SINGAPORE – Keeping small satellites up in space can be a challenge because they tend to slowly re-enter the atmosphere and burn up over time, but a cheap idea proposed by a team of five students from Singapore may provide an answer to this problem.

The team, comprising two Singaporeans, two Indian nationals and an Australian, proposed using 3D printing to produce customised micro-thrusters using water propulsion, instead of relying on expensive options available now.

The team pitched the idea to an international panel of experts in an innovation competition, ActInSpace, and won the Airbus Innovation Prize for their efforts.

The competition, which is related to space technology, was held in France on Wednesday (June 27).

While they fell short of winning the grand prize – a chance to experience zero-gravity flight – their win meant they got to visit the European aerospace company Airbus, to learn more from experts on how to further develop their project.

The students – one from Tanglin Trust School and four from the National University of Singapore (NUS) – also had a flight training session on an Airbus A320 simulator.

Nano satellites, especially a common type known as CubeSats, are small, cubical devices about 10 centimetres wide and weighing around 1.3 kilograms. They are used for a wide range of functions such as space exploration and conducting experiments in space.

The executive director of the Singapore Space and Technology Association, Ms Lynette Tan, 38, said that because the lifespan of these satellites are short, lasting between three months to about two years, they tend to veer from their orbit and fall to earth over time.

Ms Tan, who was one of the judges, said conventional micro-thrusters can be installed to increase the devices’ lifespan by altering their orbit path, but they are often very expensive, with a typical unit costing up to $250,000.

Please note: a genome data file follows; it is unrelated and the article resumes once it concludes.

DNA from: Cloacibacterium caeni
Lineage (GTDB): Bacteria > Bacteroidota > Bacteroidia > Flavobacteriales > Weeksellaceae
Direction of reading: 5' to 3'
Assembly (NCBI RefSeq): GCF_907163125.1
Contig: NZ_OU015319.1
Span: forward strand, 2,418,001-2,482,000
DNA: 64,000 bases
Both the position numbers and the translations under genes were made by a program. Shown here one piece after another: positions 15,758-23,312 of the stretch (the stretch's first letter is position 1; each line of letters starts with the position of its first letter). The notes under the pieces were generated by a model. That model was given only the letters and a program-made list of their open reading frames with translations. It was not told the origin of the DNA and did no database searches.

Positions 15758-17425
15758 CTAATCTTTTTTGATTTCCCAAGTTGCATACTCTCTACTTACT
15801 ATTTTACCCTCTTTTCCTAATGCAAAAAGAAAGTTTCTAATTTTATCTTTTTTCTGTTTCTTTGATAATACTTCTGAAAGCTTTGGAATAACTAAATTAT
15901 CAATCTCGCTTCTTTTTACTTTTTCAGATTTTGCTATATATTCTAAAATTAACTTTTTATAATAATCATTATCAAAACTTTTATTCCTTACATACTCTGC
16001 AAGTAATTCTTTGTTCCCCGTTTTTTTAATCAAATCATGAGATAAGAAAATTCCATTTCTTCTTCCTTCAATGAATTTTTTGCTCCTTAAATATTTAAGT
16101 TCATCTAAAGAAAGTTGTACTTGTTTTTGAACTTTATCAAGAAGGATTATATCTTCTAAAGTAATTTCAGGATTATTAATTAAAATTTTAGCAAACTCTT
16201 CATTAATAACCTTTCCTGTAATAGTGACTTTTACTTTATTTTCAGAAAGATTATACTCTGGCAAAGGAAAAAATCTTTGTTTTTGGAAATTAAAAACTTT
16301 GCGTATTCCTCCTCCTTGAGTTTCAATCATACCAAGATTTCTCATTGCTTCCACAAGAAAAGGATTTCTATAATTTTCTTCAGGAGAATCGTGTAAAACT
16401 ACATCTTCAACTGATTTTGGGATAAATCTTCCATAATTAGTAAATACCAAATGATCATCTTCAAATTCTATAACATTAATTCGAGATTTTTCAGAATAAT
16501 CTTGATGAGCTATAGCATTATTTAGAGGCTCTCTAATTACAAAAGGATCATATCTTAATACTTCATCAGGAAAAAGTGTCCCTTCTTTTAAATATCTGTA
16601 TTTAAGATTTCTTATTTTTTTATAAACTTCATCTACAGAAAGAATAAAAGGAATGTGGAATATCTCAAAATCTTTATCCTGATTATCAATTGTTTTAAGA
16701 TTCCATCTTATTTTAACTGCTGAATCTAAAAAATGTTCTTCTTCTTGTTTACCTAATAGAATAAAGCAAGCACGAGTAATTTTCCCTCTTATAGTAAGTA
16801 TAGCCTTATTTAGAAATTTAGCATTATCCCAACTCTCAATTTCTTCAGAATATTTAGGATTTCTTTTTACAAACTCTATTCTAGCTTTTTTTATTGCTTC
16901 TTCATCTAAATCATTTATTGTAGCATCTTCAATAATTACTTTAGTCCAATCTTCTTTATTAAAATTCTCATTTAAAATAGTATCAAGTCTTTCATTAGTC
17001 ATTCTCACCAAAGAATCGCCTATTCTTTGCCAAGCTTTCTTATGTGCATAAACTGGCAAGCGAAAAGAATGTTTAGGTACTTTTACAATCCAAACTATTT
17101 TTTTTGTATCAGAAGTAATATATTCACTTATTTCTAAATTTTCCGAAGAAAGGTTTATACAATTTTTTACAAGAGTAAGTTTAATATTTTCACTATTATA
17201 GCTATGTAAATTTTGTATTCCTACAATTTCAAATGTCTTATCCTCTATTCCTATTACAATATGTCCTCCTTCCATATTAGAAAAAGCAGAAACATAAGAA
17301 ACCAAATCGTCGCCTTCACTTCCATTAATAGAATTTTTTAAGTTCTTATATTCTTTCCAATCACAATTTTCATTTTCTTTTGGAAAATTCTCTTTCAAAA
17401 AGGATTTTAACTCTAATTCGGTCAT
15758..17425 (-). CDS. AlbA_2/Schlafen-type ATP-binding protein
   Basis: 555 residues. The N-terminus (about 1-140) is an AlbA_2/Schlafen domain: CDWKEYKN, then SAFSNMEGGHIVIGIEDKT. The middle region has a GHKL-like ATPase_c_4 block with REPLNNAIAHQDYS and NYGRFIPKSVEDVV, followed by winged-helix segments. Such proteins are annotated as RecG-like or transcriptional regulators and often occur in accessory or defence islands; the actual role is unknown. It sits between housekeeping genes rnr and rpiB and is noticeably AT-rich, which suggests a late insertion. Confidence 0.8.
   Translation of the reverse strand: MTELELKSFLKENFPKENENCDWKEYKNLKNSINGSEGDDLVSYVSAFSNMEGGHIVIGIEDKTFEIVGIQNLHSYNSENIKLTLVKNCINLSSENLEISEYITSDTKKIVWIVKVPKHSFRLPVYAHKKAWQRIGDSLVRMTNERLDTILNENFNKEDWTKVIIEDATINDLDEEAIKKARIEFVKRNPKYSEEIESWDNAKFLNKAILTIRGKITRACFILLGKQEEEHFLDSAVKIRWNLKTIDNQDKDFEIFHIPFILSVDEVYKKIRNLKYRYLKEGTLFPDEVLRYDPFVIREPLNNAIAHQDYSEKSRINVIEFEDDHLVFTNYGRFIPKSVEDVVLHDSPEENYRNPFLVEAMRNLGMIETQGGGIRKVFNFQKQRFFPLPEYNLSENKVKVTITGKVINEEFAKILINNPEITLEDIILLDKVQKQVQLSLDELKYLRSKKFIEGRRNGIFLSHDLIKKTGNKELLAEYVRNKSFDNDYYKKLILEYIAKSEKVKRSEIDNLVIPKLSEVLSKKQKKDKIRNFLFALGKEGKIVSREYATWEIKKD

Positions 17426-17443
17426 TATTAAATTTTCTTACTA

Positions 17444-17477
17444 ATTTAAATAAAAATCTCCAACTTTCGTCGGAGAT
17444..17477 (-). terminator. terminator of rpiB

The Singapore team said micro-thrusters using water propulsion can be installed on the CubeSats to keep them in space for a longer period, for one-quarter of the cost.

The team, “Insert Space”, had only 24 hours to come up with their idea during the Singapore leg of the competition on May 26 organised by the association.

The students eventually joined 30 international teams in France, and edged most out to join four other teams in the final round of the competition organised by the French space agency CNES and the European Space Agency.

The team had to make a six-minute pitch of their proposal, which was assessed on the use of space technology and data to devise economically viable solutions, and the level of innovation and benefit to society such solutions provide.

“We were inspired by the need to make space exploration affordable and accessible for everyone,” said one of the team members, Mr Francis Lee, 23, from the School of Computing at NUS, adding: “Ultimately, we aim to…enable them (university students) to perform missions that were previously impossible.”


Article & picture from Straits Times